Underactive Bladder (UAB) Treatments

Underactive bladder is a condition in which you aren't able to empty your bladder completely – or at all. You may hesitate before urine flows, or you may have to push urine out. Your urine may only come out in dribbles. Treatment options for underactive bladder symptoms are listed below.

Lifestyle Changes

Some of these therapies are the same as for overactive bladder, and again, are often the first therapies used to treat neurogenic bladder. They consist of changes in the way you live day-to-day to help control symptoms.

Scheduled voiding: With this method, you follow a daily schedule of going to the bathroom. Instead of going when you feel the urge, you go to the bathroom at set times during the day. Depending on how often you go to the bathroom now, your health care provider may ask you to urinate every 2 to 4 hours, whether you feel you have to go or not.

Double voiding: After urinating, wait a few minutes and then try again to empty your bladder.

Bladder diary: Writing down when you make trips to the bathroom for a few days can help you and your health care provider understand your symptoms better. A bladder diary may help show you some things that make your symptoms worse. For example, are your symptoms worse after eating or drinking a certain kind of food? Are they worse when you don't drink enough liquids?

Dietary changes: Weight loss and limiting intake of "bladder irritating" foods and drinks may be helpful. You may be asked to try avoiding coffee, tea, alcohol, soda, other fizzy drinks, citrus fruit and spicy foods. Some patients with underactive bladder may see an improvement in their condition while using lifestyle treatment options. However, many may need additional treatments before their symptoms are relieved.

Drugs

Drugs may be used if lifestyle changes don't help enough. There are several prescription drugs that can be used to help improve bladder emptying with urinary retention. Your health care provider should follow you closely to look for changes and any side effects of these drugs. To get the best results, your health care provider may ask you to take different doses of the drug, or you may be given a different drug to try. Sometimes behavioral therapy will be used along with drugs.

Catheters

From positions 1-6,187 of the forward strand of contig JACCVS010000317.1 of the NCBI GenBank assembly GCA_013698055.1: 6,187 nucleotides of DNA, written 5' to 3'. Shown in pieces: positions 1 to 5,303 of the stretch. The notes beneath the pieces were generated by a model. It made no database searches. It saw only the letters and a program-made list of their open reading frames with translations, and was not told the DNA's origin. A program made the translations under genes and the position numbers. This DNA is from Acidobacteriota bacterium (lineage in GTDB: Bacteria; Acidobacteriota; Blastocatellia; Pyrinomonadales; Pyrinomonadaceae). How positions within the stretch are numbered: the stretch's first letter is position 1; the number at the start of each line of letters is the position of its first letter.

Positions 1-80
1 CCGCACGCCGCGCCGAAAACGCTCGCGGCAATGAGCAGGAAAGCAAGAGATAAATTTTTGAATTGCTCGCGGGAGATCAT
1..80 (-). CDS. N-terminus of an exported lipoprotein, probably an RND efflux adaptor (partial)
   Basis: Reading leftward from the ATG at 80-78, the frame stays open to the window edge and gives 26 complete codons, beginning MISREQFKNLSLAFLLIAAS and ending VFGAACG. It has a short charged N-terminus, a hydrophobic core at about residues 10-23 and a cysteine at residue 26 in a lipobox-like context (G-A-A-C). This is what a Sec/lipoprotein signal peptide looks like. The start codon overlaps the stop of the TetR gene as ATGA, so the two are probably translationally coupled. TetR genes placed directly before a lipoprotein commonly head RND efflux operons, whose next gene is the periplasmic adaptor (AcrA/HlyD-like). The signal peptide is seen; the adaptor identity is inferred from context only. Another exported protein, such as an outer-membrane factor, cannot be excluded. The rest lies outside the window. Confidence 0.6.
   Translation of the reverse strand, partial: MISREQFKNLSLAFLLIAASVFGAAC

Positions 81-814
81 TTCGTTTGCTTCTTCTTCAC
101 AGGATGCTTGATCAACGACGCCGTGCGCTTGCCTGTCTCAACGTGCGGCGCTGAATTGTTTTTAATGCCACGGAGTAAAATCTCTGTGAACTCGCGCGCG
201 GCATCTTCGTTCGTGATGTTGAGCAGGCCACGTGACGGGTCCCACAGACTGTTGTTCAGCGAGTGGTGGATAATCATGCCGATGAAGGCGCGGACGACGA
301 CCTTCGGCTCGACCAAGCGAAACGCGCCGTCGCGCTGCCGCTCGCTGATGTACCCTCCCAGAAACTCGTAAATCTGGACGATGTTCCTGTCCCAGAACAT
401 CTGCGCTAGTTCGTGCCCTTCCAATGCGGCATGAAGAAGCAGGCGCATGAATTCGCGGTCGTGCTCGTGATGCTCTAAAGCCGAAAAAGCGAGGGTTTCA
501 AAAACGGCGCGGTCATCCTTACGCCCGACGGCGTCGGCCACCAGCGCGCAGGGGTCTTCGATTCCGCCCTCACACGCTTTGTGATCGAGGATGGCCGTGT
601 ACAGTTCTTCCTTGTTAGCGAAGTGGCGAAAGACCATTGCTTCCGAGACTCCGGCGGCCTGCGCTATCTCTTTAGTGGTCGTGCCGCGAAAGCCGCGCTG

Catheters emptying the bladders of a female and a male
Catheters emptying the bladders of a female and a male
Blamb/Shutterstock.com

Suprapubic catheter
Suprapubic catheter
Blamb/Shutterstock.com

Artificial sphincter
Artificial sphincter

Using a catheter can help you empty your bladder. A catheter is a thin, straw-like tube that is inserted into the urethra when you need to drain urine.

  • Clean intermittent catheterization (CIC): This is something you can learn to do yourself. Depending on your symptoms, your health care provider may ask you to do this 3 to 4 times a day, leaving it in only long enough to empty your bladder. Sometimes clean intermittent catheterization can help improve how your bladder works after several weeks or months. However, CIC can be hard for some people whose nerve damage or other health issues cause hand coordination problems.
  • Continuous catheterization: Some patients may have a different kind of catheter inserted to drain urine at all times.

Surgery

Surgery is used to help some patients with more serious types of underactive bladder.

Artificial sphincter: This device helps treat severe urinary incontinence when the real sphincter muscle isn't working correctly. Surgery is required to place the sphincter cuff around the around the urethra while a pump is placed under the skin in the scrotum or labia. The pump is used to open the sphincter and allow you to pass urine.

Urinary diversion surgery: In this procedure the surgeon creates an opening called a stoma. Urine moves through the stoma to a collection pouch.

Bladder augmentation (augmentation cystoplasty): Part of the large intestine is removed and attached to the walls of the bladder. This increases the size of the bladder and helps it store more urine.

Sphincter resection: The weak portion of the urethral sphincter muscle is removed. In some cases sphincterotomy is performed, in which the entire muscle may be cut.

Other Treatments

If these treatments don't help, your health care provider should send you to a specialist, such as a urologist, who may specialize in neurogenic bladder or incontinence. A specialist may be able to offer other tests and treatments. The treatment choices offered to you will depend on the cause of your nerve damage and the symptoms you have.

The goals of treatment are to control your symptoms and prevent damage to your kidneys. Patients who have neurogenic bladder and have more overactive bladder symptoms will have different treatment options than those with underactive bladder symptoms. No matter what the cause, treatments are focused on improving your quality of life.

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